Richard Andree (26 February 1835, Braunschweig – 22 February 1912, Leipzig) was, like his father Karl Andree, a Germangeographer noted for devoting himself especially to ethnography. He wrote numerous books on this subject, dealing notably with the races of his own country, while an important general work was Ethnographische Parallelen und Vergleiche (Stuttgart, 1878).
Andree was born in Braunschweig. As a director of the geography bureau of publisher Velhagen & Klasing, Leipzig (1873-1890), he also took up cartography, having a chief share in the production of the Physikalisch-Statistischer Atlas des Deutschen Reichs (together with O. Peschel, Leipzig, 1877), and Droysens Allgemeiner Historischer Handatlas, (Leipzig, 1886), as well as school atlases.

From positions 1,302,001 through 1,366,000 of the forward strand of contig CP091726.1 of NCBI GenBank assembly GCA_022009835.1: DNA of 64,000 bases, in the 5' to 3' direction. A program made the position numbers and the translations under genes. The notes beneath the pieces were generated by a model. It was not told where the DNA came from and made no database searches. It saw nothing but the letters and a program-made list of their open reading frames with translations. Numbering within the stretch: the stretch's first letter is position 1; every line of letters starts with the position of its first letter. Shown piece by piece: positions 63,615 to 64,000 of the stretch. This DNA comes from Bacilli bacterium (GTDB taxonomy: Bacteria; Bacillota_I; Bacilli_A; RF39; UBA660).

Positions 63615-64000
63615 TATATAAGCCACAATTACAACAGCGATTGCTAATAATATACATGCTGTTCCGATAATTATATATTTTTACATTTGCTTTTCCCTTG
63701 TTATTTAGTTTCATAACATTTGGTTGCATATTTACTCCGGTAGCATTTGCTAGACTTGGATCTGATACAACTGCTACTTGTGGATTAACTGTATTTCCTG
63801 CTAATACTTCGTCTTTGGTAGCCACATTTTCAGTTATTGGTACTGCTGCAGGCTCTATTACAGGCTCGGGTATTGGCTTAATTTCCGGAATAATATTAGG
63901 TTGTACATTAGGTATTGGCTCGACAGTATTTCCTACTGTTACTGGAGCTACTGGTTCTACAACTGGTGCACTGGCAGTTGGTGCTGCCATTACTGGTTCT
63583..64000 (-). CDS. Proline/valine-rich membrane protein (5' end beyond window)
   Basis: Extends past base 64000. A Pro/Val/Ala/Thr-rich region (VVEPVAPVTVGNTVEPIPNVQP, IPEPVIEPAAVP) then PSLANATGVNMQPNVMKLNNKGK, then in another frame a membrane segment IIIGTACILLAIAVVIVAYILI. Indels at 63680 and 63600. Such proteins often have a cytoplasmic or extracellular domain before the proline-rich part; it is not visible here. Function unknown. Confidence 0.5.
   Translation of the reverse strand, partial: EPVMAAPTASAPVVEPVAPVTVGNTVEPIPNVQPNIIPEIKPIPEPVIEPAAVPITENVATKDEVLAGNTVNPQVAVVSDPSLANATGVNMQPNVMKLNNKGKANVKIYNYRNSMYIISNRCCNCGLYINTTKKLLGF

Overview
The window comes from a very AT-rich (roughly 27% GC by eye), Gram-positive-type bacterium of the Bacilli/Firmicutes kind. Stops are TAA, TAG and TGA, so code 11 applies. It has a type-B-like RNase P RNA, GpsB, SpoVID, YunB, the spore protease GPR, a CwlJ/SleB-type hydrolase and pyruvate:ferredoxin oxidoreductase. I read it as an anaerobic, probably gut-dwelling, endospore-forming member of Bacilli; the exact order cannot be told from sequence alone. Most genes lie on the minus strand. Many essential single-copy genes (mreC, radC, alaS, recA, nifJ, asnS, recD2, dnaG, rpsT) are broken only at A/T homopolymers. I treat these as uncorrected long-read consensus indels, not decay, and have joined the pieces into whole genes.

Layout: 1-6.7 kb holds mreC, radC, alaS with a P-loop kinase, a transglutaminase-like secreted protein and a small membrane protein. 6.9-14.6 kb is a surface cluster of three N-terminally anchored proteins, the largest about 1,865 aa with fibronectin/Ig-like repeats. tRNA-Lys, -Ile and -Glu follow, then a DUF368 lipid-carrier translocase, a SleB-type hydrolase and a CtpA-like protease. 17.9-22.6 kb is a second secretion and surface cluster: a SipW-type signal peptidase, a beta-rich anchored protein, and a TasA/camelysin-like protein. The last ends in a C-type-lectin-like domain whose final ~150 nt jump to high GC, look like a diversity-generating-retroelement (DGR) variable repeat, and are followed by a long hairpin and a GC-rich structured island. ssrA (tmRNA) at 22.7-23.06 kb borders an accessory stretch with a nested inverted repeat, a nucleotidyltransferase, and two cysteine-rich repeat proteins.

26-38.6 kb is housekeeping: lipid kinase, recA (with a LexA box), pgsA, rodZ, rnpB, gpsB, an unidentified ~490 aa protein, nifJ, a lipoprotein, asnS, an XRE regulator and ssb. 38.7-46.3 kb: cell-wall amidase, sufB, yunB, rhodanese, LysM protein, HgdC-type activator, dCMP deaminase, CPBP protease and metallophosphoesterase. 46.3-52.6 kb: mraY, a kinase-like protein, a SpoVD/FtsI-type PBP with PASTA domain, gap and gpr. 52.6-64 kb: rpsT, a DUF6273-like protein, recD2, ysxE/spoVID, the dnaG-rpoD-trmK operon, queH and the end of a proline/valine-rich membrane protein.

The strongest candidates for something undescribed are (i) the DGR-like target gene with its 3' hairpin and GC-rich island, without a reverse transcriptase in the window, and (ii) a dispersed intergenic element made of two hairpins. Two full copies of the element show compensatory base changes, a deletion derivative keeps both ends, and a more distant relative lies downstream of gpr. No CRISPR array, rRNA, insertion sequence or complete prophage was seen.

His main work, however, is his Allgemeiner Handatlas (Leipzig, first edition 1881, final edition 1937), one of the most comprehensive world atlases of all times. The early editions of the Times Atlas of the World (1895-1900) are based on this atlas, as was Cassell's Universal Atlas. Andree also continued the editorship of the Globus (1891-1903).